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Programmatic Buying and Content Marketing: Strange Bedfellows?

  |  June 14, 2013   |  Comments

It's time for us to start thinking more holistically about the entire marketing ecosystem, including the value that programmatic buying brings to us as content marketers.

Two seemingly different marketing approaches are at the top of every brand's must-buy list these days: programmatic buying and content marketing. On the surface, these tools seem like strange bedfellows in the marketing ecosystem. A quick refresher on each:

Programmatic puts an emphasis on efficiency, automation, and targeting - more science than art. Using technology to automatically execute media buys and based on a pre-agreed-upon price by an advertiser and publisher, programmatic buying is done through exchanges and real-time bidding platforms. It replaces traditional request for proposals (RFPs) and insertion orders. Used by brands, publishers, and trading desks, the programmatic landscape can be seen in the well-known LUMAscape. According to IDC, spend on real-time-bidded display advertising will accelerate at a 59 percent compound annual growth rate through 2016, making it the fastest growing segment of digital advertising over the next few years.

On the other hand, content marketing emphasizes thoughtful, high-quality content that resonates with the brand - definitely more art than science. It has recently gained a lot of attention given its emphasis on creating and curating content, and is focused on building engaged audiences who interact with brands in a conversational, authentic manner. An April 2013 survey of U.S. marketing and advertising execs from international newspaper website MailOnline found that 70 percent of brands and 77 percent of agencies used content marketing for advertising purposes over the last year alone. This number will only accelerate as brands realize the quantifiable benefits of using conversations to deliver the right message in the right context to the right audience.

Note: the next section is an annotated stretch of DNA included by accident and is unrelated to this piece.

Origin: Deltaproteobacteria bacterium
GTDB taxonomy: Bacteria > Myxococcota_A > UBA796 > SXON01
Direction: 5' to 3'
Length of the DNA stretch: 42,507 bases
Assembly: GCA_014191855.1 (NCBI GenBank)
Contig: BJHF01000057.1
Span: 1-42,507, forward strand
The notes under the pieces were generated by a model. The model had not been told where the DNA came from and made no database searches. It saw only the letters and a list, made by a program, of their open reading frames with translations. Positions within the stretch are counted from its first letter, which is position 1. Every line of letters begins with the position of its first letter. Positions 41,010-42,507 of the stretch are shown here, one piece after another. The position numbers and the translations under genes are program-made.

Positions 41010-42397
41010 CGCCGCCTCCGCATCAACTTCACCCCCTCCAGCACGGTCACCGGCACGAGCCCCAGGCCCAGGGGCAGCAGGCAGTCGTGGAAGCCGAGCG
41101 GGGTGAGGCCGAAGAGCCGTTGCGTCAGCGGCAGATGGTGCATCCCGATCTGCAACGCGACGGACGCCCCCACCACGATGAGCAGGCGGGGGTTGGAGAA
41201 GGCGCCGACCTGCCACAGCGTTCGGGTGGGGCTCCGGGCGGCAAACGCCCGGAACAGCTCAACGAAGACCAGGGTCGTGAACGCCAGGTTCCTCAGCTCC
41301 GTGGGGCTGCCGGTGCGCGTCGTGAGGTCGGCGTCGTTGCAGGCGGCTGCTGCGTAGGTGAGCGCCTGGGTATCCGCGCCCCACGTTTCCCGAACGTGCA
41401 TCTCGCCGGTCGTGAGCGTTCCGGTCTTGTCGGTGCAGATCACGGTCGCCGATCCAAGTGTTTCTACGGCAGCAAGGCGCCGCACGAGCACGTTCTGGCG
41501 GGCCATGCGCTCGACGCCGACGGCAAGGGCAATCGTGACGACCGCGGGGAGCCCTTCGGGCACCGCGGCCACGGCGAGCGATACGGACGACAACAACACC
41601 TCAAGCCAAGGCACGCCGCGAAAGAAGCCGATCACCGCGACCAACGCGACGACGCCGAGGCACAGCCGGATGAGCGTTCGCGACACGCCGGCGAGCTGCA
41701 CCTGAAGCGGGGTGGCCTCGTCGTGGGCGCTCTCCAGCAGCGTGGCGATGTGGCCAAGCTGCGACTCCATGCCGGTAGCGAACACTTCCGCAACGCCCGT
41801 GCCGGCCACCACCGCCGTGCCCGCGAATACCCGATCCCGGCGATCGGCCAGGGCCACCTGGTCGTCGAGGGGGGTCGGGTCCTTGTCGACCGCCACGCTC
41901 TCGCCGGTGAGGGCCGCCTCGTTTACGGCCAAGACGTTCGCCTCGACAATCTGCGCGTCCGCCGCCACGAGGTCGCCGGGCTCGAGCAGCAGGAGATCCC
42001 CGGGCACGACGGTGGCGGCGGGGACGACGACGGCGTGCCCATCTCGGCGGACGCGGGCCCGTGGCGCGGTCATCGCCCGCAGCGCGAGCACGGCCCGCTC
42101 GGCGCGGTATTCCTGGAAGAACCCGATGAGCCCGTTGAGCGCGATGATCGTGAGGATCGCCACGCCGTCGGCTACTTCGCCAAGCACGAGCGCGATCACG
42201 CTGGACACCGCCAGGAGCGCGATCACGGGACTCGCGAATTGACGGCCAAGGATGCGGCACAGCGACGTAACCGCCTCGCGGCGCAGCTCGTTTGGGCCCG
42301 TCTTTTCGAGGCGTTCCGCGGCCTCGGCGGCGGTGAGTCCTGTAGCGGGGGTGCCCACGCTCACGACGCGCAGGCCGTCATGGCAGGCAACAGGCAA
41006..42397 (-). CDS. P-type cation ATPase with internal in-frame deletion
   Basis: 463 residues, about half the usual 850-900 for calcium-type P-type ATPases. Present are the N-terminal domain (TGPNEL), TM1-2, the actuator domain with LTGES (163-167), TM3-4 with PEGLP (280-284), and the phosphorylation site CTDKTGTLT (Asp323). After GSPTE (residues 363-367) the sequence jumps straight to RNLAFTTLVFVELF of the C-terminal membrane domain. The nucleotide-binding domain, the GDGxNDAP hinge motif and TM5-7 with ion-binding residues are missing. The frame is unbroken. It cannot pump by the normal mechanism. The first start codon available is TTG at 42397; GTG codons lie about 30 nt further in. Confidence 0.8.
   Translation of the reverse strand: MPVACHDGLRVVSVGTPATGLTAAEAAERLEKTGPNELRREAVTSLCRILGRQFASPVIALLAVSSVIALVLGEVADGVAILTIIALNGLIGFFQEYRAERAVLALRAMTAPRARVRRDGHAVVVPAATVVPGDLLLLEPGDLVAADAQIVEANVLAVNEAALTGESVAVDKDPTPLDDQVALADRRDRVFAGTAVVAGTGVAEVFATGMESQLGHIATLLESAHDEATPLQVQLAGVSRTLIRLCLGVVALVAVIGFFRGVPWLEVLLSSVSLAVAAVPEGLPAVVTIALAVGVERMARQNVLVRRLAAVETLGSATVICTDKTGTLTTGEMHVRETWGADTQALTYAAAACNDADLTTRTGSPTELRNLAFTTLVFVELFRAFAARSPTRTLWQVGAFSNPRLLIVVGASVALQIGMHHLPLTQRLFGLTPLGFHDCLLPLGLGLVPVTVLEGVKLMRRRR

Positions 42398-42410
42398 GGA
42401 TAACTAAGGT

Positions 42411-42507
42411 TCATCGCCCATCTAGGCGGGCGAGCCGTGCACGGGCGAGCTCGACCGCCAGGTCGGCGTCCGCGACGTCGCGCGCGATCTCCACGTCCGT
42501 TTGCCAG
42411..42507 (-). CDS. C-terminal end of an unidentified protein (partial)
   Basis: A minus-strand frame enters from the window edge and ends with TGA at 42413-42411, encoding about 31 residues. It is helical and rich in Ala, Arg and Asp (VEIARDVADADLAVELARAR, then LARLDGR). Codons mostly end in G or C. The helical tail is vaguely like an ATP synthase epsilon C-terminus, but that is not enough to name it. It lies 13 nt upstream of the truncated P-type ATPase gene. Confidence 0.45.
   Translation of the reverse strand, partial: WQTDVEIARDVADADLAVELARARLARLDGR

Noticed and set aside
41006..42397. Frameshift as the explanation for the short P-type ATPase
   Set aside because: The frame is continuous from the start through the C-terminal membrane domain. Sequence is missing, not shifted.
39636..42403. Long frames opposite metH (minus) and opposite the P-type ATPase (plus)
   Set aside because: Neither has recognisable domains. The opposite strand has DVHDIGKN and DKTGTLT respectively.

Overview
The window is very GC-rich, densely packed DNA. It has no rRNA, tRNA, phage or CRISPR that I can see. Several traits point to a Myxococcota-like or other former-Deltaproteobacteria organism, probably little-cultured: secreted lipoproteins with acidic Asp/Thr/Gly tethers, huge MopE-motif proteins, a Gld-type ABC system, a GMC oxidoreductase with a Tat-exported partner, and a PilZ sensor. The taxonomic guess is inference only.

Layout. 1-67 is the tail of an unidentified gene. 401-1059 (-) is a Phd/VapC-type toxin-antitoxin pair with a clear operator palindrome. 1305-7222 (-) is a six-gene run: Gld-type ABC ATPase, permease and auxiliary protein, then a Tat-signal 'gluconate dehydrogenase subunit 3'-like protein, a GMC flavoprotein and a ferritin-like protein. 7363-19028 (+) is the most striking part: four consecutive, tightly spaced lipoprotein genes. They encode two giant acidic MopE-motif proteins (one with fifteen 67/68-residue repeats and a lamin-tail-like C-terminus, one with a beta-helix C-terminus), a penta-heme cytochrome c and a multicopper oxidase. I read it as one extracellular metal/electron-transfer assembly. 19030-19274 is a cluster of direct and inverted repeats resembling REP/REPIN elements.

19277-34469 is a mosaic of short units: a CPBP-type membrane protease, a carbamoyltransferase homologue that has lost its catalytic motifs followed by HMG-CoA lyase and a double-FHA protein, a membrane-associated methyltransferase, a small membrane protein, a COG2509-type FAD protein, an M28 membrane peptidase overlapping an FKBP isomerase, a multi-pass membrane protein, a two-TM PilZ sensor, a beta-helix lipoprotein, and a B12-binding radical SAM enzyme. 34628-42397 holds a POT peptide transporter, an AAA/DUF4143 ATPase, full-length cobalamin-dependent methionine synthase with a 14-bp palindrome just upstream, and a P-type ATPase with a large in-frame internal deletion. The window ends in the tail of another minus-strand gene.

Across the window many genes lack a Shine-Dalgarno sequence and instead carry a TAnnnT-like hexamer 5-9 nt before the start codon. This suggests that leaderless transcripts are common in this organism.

As content marketers, at first blush it's easy to dismiss the power and scale of programmatic as simply a way to quickly and affordably pipe boxes and rectangles onto a web page. We often see our flavor of marketing as a "higher calling," crafting quality content for and on behalf of brands that travels across the web through personal shares, likes, and tweets.

It's time for us to start thinking more holistically about the entire marketing ecosystem, including the value that programmatic buying brings to us as content marketers. Otherwise, we're turning a blind eye to a powerful distribution channel for the meaningful messages and content we create.

As we look to the future, there is a lot to be gained by leveraging a more holistic approach to thinking about how programmatic buying and content marketing can work together to truly create the next generation of marketing. How can the pure scale of programmatic help content marketers amplify their message? How can technology be used to better connect engaged consumers having authentic conversations across the web? As an industry, let's start to use these seemingly disparate tools to develop new methods for distributing brand messages in an automated, scalable, and quantifiable way. I'm excited for what the future will bring and how we as marketers can further the craft of marketing to better connect with consumers.

Image on home page via Shutterstock.

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ABOUT THE AUTHOR

Laney Whitcanack

Laney Whitcanack is Federated Media Publishing's chief community officer. Prior to joining FM, Laney co-founded BigTent in 2006 and focused on innovating online and offline ways to connect people with communities they care about. She spent the decade previous to BigTent coaching and training hundreds of community leaders, in the U.S. and Mexico, most recently as the director of community programs for the Coro Center for Civic Leadership.

A published author and speaker on entrepreneurship and community organizing, Laney received the Jefferson Award for Public Service in 2008. She is currently a board member of Zeum: San Francisco's Children's Museum and The Princess Project and is involved in even more community groups after the birth of her daughter, Campbell, last year. Laney has a B.A. from UCLA, and MBA from the Simmons School of Management, and an Ed.M from Harvard University.

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